Giuseppe growled. “Nonsense. What patterns? It’s just where a careless person drops a lighted cigarette or a piece of glass. There’s nothing behind them. You’re wasting your time and ours through this foolish hypothesis.” He turned to Lucilla’s father. “Vittorio, you can’t really think that—”
But Vittorio waved with his hand. “Oh but I do, Giuseppe. Don’t be so closed-minded.”
Lucilla let out a quiet giggle, obviously enjoying how his father scolded her fiancé. I didn’t dare to join in, though I also thought that Giuseppe’s confused frown was rather funny.
Giuseppe’s jaw hung loose. “Does this mean you want to endorse this man’s project?”
My heart jumped to my throat, and my eyes darted to Vittorio’s face. Would he agree, or would he turn around and back his son-in-law…well soon-to-be son-in-law?
Vittorio glanced down at his daughter. “Lucilla seems to think this is important for us to explore further. And I agree with her. I think Lorenzo would need to hear of it too, and then we could plan how to deploy a trial in our area.”
Was he speaking about Lorenzo Sermon, the battalion chief? If so, then I had managed, in just one day, to nail all three of the contacts I needed for a go. My sponsor would be satisfied with my progress. Ryan was a nice guy, but he was also a savvy businessman. He would expect me to deliver on the confidence he had put in me.
“You want to present him to Lorenzo? But it would reaffirm Lorenzo’s authority over me if he decided to oversee Mario’s project.” The hurt in Giuseppe’s voice was unmistakable. It didn’t fit his I-am-such-a-cool-in-control persona.
Vittorio smiled. “Oh, son. Don’t be like that. Soon, you and my daughter are going to be married. The Belvedere name will be enough sustenance against anyone trying to come into your way. Now let’s go inside together and look for Lorenzo. You can propose a meeting with him where you’ll take Mario. This way it all stays in your hands.” He patted Giuseppe’s shoulder then winked at me. “It will be a win-win for all, I reckon.”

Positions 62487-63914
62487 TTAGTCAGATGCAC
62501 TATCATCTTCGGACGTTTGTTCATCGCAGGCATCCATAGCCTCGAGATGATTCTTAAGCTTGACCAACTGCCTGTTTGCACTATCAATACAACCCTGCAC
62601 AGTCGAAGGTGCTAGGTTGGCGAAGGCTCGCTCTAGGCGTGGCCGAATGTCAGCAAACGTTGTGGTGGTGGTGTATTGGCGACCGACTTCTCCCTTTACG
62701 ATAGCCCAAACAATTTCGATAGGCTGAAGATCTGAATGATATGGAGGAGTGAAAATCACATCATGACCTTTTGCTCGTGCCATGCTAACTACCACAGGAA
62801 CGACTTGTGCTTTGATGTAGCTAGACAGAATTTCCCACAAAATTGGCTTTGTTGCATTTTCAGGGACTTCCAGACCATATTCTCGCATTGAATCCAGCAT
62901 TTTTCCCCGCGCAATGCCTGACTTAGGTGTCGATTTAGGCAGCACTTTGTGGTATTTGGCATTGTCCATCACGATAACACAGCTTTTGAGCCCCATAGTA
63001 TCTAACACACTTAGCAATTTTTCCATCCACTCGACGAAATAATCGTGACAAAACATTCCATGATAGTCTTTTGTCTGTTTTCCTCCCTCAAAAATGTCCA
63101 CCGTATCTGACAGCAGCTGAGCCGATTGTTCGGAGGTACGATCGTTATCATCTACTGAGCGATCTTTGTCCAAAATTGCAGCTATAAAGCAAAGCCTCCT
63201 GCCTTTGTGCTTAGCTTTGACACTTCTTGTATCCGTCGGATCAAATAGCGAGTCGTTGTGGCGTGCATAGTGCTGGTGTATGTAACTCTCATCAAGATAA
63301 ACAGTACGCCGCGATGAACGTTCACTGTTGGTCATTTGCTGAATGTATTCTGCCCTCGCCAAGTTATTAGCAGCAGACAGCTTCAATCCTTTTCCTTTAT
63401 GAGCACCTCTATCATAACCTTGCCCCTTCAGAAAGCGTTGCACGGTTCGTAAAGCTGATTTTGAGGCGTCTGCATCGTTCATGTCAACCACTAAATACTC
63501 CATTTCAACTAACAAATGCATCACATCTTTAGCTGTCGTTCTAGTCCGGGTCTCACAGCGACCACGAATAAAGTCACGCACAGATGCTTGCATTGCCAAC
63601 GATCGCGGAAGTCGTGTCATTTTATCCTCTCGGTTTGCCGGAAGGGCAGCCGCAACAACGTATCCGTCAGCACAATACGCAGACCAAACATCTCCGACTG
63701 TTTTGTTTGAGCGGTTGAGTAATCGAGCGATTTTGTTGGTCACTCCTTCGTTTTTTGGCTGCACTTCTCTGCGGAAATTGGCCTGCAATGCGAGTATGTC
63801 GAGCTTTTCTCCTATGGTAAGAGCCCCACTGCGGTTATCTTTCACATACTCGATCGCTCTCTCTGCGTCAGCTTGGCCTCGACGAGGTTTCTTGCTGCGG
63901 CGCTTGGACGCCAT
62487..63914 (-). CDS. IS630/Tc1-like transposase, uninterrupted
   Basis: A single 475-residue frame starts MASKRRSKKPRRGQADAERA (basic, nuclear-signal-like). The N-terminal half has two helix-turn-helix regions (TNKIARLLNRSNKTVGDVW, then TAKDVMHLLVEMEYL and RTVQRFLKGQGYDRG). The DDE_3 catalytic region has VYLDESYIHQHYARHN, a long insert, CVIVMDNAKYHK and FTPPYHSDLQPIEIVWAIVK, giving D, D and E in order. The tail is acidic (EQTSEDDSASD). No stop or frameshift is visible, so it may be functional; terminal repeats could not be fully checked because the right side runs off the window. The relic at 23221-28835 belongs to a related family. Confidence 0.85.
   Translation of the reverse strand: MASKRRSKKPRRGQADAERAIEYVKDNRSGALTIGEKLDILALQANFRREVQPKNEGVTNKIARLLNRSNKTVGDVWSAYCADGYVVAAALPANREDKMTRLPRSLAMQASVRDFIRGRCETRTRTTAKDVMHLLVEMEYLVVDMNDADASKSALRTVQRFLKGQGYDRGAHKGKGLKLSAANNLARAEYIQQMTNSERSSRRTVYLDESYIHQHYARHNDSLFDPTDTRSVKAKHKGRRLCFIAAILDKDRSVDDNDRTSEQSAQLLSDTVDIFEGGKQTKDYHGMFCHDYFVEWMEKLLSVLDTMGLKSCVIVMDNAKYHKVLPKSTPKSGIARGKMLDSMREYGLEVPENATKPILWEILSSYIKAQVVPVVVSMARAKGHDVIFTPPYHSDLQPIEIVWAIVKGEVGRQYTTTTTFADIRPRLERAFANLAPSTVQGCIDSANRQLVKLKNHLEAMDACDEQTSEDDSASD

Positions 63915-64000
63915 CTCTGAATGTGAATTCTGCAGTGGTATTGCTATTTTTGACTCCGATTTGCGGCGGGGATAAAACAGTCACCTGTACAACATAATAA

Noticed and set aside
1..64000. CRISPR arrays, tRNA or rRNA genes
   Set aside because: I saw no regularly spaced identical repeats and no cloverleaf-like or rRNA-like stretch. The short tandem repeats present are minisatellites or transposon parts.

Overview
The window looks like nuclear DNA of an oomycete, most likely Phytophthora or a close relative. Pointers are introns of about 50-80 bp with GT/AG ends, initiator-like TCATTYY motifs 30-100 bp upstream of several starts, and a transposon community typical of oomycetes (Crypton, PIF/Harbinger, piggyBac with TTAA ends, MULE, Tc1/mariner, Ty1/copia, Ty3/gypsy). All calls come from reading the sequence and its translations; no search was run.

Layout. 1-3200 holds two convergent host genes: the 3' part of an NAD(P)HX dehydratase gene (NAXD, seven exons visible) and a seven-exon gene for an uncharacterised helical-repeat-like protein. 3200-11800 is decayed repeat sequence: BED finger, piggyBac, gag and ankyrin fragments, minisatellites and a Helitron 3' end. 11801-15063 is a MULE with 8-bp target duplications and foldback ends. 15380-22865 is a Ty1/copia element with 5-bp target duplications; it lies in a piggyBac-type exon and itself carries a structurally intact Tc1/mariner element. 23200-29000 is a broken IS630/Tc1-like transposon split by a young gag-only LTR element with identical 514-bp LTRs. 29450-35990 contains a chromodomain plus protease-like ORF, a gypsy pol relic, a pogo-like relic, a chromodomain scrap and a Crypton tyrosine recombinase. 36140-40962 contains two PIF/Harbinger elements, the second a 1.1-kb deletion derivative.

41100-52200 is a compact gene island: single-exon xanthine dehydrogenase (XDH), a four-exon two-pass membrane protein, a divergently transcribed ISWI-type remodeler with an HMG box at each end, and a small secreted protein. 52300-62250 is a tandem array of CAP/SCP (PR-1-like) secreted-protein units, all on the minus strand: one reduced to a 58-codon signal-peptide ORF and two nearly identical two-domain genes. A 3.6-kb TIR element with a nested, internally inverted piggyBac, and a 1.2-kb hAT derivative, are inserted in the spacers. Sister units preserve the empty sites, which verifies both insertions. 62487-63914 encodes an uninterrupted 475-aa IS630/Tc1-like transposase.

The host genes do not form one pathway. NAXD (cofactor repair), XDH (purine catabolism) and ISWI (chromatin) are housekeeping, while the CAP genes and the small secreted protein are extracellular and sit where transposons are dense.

Then he turned toward the stairs and together with Giuseppe who seemed slightly soothed by Vittorio’s last words, they climbed the stairs and disappeared behind the large glass doors.
I gaped at the spot where they had stood, my head spinning. My plan had worked, and I was in discussion with the town’s finest to implement my project. Why wasn’t I feeling elation? Why didn’t my cells buzz with anticipatory joy?
My glance met Lucilla’s eyes and a cold hand gripped my stomach. I knew why. Vittorio’s reminder that his daughter would soon marry a man who didn’t seem to deserve her.
Who are you kidding? You would dislike anyone who was about to get Lucilla as a partner for life.
I kicked myself for this troubling realization. Where was I letting my emotions go? I couldn’t be fascinated with a girl who was, not only taken, but whose relative and connections played a vital piece in my future and project’s success.
Lucilla stirred. “Well, at least Papa seems interested. I guess Giuseppe’s enthusiasm is still limited, but I’m sure he will come around.”
“Thank you so much for your help,” I said and grabbed her hand. I just wanted to infuse her with the great feeling of security she gave me. Only I didn’t know how.
Her smooth skin tickled mine with delicious thrills.
She let our fingers linger intertwined for a couple of seconds then withdrew her hand. Her gaze dropped to the ground. “Right, so we should go inside too. It’s going to be cake time soon.”
“Our cake?” The words slipped my mouth before I realized how inappropriate they actually sounded.
Lucilla lifted her chin and our irises connected. “Yes, the one we picked. But please keep it a secret, okay?”
“Sure, will do.”
Her face relaxed somewhat, then she said. “Let’s go now.”